A mother who suffered a heartbreaking loss when her daughter was stillborn is helping others affected by bereavement with a place of remembrance near Sleaford.
More than 100 people got together to plant 5,000 snowdrop bulbs in Whisby Nature Park, a short drive from Sleaford, to remember those they have lost. They will be able to return to the park for moments of quiet reflection and to see the snowdrops flourish.
After moving to RAF Cranwell in 2014, Rosie Bristow (33) came up with the idea to create a Snowdrop Walk, pioneered by the charity Child Bereavement UK.
In a community–led initiative, and working in partnership with the Lincolnshire Wildlife Trust, North Kesteven District Council’s Community Initiatives Team supported the creation of the walk. Bulbs were kindly donated by Lubbe & Sons Ltd and artist Simon Bogg from Xtreme Chainsaws carved a metre high wooden snowdrop to mark the area.
Rosie said: “On the day of the walk, we were faced with rain and sleet, but this did not keep people away.
“We had families come from all over. It was a very moving day, talking to people about their personal experiences and what it meant to them. The overwhelming message was that it was the perfect way for them to remember who they had lost and they would most definitely come back next year and probably several times in-between to have a quiet moment of thought in this special area that has been created.”
A total of £596.98 was raised for Child Bereavement UK through donations. While some people who attended had lost children, others had lost grandchildren and grandparents.
North Kesteven District Councillor Sarah Pearse, who helped Rosie bring the plan to fruition, said: “It was wonderful to see so many people come together in support, and share their experiences with each other.”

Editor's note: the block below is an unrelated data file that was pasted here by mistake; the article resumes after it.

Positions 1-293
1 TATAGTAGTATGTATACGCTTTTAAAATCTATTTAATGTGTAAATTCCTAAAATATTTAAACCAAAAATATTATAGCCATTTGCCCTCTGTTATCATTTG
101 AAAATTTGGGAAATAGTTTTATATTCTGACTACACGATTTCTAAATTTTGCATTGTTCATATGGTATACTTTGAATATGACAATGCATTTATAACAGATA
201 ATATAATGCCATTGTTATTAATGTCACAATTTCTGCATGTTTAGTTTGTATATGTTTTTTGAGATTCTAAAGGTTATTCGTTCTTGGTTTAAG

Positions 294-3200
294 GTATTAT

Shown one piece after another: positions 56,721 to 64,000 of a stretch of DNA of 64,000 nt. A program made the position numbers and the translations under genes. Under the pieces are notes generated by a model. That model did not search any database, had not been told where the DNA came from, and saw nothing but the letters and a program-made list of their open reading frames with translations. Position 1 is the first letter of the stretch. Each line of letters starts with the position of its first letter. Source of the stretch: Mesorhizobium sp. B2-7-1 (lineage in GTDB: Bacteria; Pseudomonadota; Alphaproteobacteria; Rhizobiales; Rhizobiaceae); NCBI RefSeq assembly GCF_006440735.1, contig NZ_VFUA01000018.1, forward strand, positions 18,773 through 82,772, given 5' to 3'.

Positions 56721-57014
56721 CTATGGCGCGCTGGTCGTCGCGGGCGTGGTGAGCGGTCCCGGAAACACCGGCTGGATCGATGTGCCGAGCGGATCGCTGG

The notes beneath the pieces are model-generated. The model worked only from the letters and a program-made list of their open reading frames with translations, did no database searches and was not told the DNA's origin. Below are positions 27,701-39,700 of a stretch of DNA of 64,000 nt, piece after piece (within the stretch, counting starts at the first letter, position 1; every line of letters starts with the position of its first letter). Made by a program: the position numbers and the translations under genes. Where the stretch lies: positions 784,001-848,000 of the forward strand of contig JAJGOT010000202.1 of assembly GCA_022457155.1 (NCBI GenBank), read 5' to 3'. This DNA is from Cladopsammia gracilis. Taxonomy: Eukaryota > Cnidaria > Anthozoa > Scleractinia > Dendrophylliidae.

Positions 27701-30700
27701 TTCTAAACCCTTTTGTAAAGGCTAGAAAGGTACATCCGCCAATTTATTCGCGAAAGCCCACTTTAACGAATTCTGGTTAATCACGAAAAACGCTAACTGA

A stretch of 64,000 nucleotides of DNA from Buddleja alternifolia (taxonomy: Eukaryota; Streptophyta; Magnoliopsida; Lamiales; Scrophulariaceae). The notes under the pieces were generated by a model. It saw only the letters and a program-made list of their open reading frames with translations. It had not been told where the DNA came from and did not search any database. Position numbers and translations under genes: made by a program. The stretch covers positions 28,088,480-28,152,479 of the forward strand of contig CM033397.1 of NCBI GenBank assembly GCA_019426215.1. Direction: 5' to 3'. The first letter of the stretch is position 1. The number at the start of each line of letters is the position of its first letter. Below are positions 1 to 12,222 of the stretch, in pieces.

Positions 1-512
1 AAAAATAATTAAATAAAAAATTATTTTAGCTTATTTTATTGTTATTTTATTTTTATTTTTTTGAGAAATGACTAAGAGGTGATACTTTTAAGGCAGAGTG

The event is set to continue year on year. For more information visit www.facebook.com/SnowdropWalk
Rosie Bristow, who lives at RAF Cranwell with husband Ross and children Humphrey (2) and Archie (5), said: “In 2013 our daughter Darcey Erin was stillborn at 37.5 weeks and we had to go home with empty arms to our two-year-old son Archie without the baby we had all so wished for.
“What helped us most was talking to each other, being outside doing positive things together.
“After moving to Cranwell and while being pregnant with Humphrey it was a terrible pregnancy because I was worried about what could happen.
“There was no medical reason as to what happened with Darcey and up until the nine months there was no indication that anything was wrong.
“The Snowdrop Walk is vital for families and individuals to have time to remember, to feel support from their community and most importantly do something positive outdoors, that year on year will become more beautiful as the snowdrops multiply.”
Snowdrop planting and walks are a key feature within Child Bereavement UK’s programme of supporting bereaved families. The charity supports families and educates professionals when a baby or child of any age dies or is dying, or when a child is facing bereavement.